I agree that either side of the equation is a Big Win. I was also single for many years and I know the stress of being the sole provider. I also had my daughter for a few years on my own. That gave me double stress. Haha. Obviously, things are much better now, but I can relate to everything you’re saying. Kudos again on annihilating your mortgage. So awesome! 🙂

  • Get Rich Quick'ish Jan 31, 2017, 9:45 am

    I like to focus on paying off the debt you hate most. I’d apply similar logic here. Would would make you happiest (or being the most peace).

    I’d could make a strong argument for either option here so it looks like you’re in a good position. Consider me envious!

    • Mad Money Monster Jan 31, 2017, 5:58 pm

      Thanks! I agree completely. I tried to to do it the opposite way (invest instead of paying down the mortgage) but it just didn’t light my FIRE, so to speak 🙂

  • chausson8a Jan 31, 2017, 7:51 am

    Whatever plan works for you is the best plan! We went down the route of paying off the mortgage early, as for us it opened up so many more opportunities without that around our neck. Now all those payments are ramping up our savings and investments.

    Good luck with whichever route you choose.

    Paul

    • Mad Money Monster Jan 31, 2017, 7:54 am

      Awesome! It is definitely not the most popular decision in the financial realm, but we really want that debt eliminated. Our focus is LOW monthly expenses. We’re also not in our 20s anymore, so getting rid of the mortgage is a TOP priority. Glad to hear you were happy with the same route!

  • freedom40guy Jan 31, 2017, 7:40 am

    Great post. It sounds like you guys are doing the right thing in so much as you’re doing what works for you and what you feel comfortable with. You probably could get better returns investing the money, but its not a sure thing, and eliminating the debt sounds like it is your main priority. For what it’s worth, I recently wrote about this very topic over at my site — <a href="http://www.freedom40plan.com/2017/01/21/how-to-turn-a-30-year-mortgage-into-a-15-year-mortgage/&quot; How to Turn a 30 year Mortgage Into a 15 year Mortgage .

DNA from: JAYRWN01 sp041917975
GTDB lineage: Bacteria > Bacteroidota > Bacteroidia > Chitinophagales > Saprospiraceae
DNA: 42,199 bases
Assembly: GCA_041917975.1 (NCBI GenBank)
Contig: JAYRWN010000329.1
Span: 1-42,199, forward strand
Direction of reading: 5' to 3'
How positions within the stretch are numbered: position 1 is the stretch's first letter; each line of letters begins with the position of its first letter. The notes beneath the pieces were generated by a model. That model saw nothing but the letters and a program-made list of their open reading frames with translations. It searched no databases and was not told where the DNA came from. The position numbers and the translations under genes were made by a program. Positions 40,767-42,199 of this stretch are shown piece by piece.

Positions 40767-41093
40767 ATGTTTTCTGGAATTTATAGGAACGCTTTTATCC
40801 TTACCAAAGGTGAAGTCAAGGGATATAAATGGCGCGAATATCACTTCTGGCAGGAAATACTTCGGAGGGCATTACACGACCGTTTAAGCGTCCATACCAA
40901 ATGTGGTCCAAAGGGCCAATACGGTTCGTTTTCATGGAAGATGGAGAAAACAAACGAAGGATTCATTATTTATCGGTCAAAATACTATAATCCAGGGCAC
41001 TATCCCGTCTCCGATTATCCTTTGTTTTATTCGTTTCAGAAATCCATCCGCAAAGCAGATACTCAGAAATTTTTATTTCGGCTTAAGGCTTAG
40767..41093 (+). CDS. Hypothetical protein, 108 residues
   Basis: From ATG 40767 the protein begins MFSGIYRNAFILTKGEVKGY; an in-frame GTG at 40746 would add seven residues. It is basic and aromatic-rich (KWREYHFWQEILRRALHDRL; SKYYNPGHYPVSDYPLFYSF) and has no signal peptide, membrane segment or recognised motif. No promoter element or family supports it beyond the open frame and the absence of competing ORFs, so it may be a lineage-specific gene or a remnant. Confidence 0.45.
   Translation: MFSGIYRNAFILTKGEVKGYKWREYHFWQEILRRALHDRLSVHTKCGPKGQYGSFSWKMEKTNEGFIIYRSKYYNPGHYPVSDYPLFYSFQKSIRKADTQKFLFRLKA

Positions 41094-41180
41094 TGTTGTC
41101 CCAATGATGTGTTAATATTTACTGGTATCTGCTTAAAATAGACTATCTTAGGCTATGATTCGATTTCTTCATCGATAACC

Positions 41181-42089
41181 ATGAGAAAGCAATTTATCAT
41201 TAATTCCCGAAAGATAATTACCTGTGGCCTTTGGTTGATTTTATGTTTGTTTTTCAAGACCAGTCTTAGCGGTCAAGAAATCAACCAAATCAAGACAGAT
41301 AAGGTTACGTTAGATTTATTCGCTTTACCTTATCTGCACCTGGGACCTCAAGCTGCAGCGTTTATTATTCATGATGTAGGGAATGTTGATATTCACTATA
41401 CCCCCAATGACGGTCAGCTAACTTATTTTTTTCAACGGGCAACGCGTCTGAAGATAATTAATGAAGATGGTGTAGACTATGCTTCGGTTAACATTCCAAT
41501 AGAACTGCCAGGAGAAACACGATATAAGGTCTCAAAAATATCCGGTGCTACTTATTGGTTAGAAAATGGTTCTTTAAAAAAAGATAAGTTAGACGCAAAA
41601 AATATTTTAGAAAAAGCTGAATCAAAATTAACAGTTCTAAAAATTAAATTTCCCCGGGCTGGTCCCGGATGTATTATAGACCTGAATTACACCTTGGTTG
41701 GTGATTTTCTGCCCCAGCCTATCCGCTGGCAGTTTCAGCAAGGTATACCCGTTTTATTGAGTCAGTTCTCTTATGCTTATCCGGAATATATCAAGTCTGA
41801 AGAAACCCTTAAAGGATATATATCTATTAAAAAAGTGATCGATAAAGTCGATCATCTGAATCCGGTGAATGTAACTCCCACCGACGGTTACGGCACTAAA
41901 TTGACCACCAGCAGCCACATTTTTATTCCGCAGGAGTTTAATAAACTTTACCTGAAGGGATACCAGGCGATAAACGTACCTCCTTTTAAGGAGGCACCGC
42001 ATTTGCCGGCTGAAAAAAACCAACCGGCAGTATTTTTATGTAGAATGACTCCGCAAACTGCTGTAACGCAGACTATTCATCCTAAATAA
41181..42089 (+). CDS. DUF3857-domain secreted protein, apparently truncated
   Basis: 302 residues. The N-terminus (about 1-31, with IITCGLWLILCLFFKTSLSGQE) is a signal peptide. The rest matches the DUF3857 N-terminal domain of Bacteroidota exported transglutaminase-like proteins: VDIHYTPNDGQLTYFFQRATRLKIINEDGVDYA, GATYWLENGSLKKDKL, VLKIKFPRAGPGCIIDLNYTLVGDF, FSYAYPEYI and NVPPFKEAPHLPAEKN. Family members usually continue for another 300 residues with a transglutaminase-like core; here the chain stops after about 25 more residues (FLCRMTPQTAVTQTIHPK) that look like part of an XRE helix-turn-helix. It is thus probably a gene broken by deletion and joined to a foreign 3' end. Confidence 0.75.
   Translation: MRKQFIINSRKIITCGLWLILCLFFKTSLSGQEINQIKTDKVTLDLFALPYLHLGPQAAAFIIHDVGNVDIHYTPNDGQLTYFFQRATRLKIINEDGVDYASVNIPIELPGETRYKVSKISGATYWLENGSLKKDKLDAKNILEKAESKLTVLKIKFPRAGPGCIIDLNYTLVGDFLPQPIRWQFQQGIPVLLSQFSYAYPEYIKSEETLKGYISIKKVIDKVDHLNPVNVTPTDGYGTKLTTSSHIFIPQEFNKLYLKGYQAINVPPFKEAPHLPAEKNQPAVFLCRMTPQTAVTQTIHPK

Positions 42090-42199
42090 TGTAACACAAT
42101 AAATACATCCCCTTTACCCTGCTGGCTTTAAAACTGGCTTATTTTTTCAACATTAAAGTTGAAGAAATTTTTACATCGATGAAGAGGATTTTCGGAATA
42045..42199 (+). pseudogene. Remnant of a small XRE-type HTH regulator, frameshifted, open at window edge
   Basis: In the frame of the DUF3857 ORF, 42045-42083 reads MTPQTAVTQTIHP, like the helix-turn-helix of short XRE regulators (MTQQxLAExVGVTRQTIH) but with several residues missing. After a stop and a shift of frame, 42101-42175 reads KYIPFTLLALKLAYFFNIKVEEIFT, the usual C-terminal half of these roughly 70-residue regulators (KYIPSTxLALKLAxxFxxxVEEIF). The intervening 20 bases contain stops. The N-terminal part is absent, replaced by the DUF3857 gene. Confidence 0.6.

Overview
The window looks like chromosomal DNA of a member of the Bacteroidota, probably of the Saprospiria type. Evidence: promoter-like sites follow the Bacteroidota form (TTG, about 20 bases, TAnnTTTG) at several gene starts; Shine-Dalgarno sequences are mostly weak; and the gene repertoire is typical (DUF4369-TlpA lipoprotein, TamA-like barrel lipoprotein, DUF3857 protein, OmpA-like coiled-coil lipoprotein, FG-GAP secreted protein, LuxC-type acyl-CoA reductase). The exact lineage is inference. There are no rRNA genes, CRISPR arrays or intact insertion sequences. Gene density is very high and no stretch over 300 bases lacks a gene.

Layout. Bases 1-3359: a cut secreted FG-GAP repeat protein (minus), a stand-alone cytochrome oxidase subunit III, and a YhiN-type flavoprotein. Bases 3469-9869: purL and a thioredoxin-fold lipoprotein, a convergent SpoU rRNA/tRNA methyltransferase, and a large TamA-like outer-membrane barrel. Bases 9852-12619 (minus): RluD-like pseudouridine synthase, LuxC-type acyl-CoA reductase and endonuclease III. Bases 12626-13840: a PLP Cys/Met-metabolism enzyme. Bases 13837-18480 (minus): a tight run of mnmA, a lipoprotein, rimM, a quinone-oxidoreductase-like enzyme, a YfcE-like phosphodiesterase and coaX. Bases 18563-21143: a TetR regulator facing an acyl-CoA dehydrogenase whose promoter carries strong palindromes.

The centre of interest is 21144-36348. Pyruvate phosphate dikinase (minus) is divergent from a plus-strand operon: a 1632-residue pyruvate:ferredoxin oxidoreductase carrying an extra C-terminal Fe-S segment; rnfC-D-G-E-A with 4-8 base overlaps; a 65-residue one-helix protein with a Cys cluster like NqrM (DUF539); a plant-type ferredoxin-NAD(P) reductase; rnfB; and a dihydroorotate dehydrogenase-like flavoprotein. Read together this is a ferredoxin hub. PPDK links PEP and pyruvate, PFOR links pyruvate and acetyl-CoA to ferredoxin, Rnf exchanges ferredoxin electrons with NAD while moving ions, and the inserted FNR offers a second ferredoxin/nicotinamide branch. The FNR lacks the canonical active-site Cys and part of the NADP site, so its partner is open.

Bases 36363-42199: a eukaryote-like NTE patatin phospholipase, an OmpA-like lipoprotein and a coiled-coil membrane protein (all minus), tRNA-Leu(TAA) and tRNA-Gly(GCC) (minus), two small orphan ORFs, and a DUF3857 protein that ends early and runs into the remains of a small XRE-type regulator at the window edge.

• Mad Money Monster Jan 31, 2017, 7:49 am

      Awesome! I will go check it out. Yeah, we know it’s not the most popular decision to go for the paid off house over investing – but we don’t care 😛

    • Mad Money Monster Jan 31, 2017, 6:07 pm

      You bring up an EXCELLENT point! We are throwing the additional money at the principal but have considered doing it your way before we started. In light of your comment, perhaps we’ll tweak our strategy a bit. Thanks!

  • The Green Swan Jan 31, 2017, 7:16 am

    To each our own! You’ve thought through your plan thoroughly and that’s great. It’s not for everyone, including myself, but being debt free does have its advantages as you pointed out. I can’t argue that the feeling of being debt free would be amazing and quite liberating, I’m sure! So good for you and good luck getting it done and building that RE empire! I look forward to following along.

    • Mad Money Monster Jan 31, 2017, 7:48 am

      Yeah…we know the numbers definitely lean in the opposite direction and that ours is the unpopular route. We just want the debt gone for emotional reasons – as is usually the case. I look forward to having you along for the ride! 🙂

    • Mad Money Monster Jan 31, 2017, 6:03 pm

      I agree that either side of the equation is a Big Win. I was also single for many years and I know the stress of being the sole provider. I also had my daughter for a few years on my own. That gave me double stress. Haha. Obviously, things are much better now, but I can relate to everything you’re saying. Kudos again on annihilating your mortgage. So awesome! 🙂